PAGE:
To the Editor.—
We observed a patient with multiple pseudocysts around the interphalangeal joints of the hands and feet. The lesions, which developed shortly after the beginning of hemodialysis for lupus nephritis, contained toothpastelike creamy material (Fig 1). Chemical analysis disclosed the deposit to be calcium salts.
Report of a Case.—
In 1986, photosensitivity, arthralgia, leukopenia (lymphopenia), pleuritis, a positive lupus erythematosus cell preparation, and an abnormally high titer of antinuclear antibodies developed in a 43-year-old woman. She also had symptoms of Sjögren's syndrome. The patient was then diagnosed as having systemic lupus erythematosus (SLE). In spite of the prednisolone treatment, her renal function collapsed in 1988. Consequently, hemodialysis therapy for lupus nephritis began in August 1988, when laboratory examinations showed high levels of plasma phosphorus (2.26 to 3.62 mmol/L), slightly lower plasma calcium levels (4.0 to 5.2 mmol/L), and normal serum magnesium levels (1.32 to 1.77 mmol/L). The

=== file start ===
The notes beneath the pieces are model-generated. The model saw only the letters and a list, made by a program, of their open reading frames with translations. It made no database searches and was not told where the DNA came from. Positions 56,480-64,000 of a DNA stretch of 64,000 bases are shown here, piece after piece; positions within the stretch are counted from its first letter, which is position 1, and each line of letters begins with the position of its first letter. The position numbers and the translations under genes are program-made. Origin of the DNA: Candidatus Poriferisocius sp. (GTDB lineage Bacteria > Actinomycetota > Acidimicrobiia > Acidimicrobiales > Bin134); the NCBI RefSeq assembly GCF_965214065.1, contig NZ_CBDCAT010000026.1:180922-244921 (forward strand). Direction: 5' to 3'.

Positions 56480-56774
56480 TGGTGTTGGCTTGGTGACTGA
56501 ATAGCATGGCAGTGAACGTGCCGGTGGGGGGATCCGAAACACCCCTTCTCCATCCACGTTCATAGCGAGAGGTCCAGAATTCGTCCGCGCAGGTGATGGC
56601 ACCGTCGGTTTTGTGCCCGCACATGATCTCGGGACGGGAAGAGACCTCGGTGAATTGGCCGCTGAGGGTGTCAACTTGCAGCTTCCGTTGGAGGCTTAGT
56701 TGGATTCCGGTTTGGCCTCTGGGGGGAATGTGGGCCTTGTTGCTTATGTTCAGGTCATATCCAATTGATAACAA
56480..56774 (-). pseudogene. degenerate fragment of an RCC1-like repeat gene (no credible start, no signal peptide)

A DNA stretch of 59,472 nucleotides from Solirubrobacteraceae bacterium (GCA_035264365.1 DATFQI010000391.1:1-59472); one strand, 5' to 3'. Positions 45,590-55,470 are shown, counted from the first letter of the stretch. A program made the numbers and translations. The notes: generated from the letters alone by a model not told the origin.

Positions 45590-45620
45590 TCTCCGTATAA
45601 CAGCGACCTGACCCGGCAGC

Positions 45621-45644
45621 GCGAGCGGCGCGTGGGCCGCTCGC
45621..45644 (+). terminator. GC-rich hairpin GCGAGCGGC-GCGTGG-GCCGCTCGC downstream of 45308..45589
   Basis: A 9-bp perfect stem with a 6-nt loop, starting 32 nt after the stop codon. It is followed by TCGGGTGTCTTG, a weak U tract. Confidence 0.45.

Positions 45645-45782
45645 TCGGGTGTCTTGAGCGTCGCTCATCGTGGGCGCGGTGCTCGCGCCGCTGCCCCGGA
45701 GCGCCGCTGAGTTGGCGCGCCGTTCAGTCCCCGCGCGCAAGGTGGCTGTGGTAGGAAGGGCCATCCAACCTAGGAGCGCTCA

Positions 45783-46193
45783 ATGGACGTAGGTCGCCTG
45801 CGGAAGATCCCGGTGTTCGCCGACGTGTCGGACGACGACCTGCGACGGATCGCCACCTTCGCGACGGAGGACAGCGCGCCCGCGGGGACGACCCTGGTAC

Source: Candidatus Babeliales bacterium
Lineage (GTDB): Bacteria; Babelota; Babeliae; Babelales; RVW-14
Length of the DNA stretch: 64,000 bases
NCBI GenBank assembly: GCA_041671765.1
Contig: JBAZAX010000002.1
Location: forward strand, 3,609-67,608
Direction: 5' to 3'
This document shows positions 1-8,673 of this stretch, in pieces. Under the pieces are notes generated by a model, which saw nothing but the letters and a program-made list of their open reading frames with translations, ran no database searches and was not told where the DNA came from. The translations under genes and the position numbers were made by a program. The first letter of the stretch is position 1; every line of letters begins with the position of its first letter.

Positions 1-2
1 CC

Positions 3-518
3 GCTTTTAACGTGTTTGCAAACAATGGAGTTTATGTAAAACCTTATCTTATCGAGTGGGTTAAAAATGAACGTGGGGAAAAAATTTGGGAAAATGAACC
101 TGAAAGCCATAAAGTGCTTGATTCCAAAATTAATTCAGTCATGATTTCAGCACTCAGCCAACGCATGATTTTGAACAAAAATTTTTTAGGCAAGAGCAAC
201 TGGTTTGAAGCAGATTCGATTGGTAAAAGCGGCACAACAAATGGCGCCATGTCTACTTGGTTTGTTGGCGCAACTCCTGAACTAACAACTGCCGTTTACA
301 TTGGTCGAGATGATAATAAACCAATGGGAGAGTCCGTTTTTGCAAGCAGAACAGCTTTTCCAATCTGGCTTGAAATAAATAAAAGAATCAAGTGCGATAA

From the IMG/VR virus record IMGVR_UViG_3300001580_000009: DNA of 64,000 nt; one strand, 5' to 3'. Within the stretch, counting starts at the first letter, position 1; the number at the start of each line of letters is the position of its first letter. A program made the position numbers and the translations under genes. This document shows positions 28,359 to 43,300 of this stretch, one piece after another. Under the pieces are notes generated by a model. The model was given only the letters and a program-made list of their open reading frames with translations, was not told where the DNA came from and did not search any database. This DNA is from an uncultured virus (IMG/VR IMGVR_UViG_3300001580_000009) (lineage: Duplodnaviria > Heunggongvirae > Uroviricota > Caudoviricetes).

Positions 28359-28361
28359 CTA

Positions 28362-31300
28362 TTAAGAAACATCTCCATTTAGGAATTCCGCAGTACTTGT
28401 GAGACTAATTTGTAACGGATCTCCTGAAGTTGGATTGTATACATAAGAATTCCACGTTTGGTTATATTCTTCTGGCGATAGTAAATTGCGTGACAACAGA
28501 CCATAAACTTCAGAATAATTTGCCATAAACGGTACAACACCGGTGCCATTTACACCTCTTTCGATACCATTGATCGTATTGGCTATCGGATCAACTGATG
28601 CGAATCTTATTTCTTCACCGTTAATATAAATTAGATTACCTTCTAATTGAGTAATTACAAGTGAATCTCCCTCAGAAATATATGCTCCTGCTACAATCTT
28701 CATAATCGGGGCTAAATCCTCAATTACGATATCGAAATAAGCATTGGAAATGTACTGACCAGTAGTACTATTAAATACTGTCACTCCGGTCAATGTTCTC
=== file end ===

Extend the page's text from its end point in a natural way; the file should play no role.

Masanobu Kumakiri, Jun Kokubu, Hideo Tanaka, Akira Ohkawara, Hiroyuki Tokunaka. Pseudocysts Around the Interphalangeal Joints as a Manifestation of Calcinosis Cutis in a Patient With Lupus Nephritis Undergoing Hemodialysis. Arch Dermatol. 1992;128(1):120–121. doi:10.1001/archderm.1992.01680110134025
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